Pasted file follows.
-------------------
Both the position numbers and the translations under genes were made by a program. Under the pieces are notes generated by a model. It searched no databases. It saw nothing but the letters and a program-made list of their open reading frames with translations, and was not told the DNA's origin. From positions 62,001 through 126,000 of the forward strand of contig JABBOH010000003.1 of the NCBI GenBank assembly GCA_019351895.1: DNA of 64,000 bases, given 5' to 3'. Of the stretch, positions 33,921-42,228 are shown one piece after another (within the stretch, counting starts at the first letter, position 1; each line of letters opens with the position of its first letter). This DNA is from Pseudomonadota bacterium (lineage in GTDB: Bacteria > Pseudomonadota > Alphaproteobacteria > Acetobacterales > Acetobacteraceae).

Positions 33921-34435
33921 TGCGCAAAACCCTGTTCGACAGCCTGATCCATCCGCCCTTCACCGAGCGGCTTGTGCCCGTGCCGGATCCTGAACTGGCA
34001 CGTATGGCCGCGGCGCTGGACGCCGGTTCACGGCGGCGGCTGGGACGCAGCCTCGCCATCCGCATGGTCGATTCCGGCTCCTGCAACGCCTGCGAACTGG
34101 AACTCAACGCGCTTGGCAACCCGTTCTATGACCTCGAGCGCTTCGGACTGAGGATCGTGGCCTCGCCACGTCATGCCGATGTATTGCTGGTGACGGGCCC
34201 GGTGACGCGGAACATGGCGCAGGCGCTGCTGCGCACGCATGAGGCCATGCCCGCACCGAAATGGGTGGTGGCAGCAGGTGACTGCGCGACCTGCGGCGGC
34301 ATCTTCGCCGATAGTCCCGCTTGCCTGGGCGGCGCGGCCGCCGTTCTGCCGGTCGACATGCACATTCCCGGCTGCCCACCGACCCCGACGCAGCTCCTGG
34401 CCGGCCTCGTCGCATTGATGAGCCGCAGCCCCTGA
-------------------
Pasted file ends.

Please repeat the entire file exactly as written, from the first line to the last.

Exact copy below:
Both the position numbers and the translations under genes were made by a program. Under the pieces are notes generated by a model. It searched no databases. It saw nothing but the letters and a program-made list of their open reading frames with translations, and was not told the DNA's origin. From positions 62,001 through 126,000 of the forward strand of contig JABBOH010000003.1 of the NCBI GenBank assembly GCA_019351895.1: DNA of 64,000 bases, given 5' to 3'. Of the stretch, positions 33,921-42,228 are shown one piece after another (within the stretch, counting starts at the first letter, position 1; each line of letters opens with the position of its first letter). This DNA is from Pseudomonadota bacterium (lineage in GTDB: Bacteria > Pseudomonadota > Alphaproteobacteria > Acetobacterales > Acetobacteraceae).

Positions 33921-34435
33921 TGCGCAAAACCCTGTTCGACAGCCTGATCCATCCGCCCTTCACCGAGCGGCTTGTGCCCGTGCCGGATCCTGAACTGGCA
34001 CGTATGGCCGCGGCGCTGGACGCCGGTTCACGGCGGCGGCTGGGACGCAGCCTCGCCATCCGCATGGTCGATTCCGGCTCCTGCAACGCCTGCGAACTGG
34101 AACTCAACGCGCTTGGCAACCCGTTCTATGACCTCGAGCGCTTCGGACTGAGGATCGTGGCCTCGCCACGTCATGCCGATGTATTGCTGGTGACGGGCCC
34201 GGTGACGCGGAACATGGCGCAGGCGCTGCTGCGCACGCATGAGGCCATGCCCGCACCGAAATGGGTGGTGGCAGCAGGTGACTGCGCGACCTGCGGCGGC
34301 ATCTTCGCCGATAGTCCCGCTTGCCTGGGCGGCGCGGCCGCCGTTCTGCCGGTCGACATGCACATTCCCGGCTGCCCACCGACCCCGACGCAGCTCCTGG
34401 CCGGCCTCGTCGCATTGATGAGCCGCAGCCCCTGA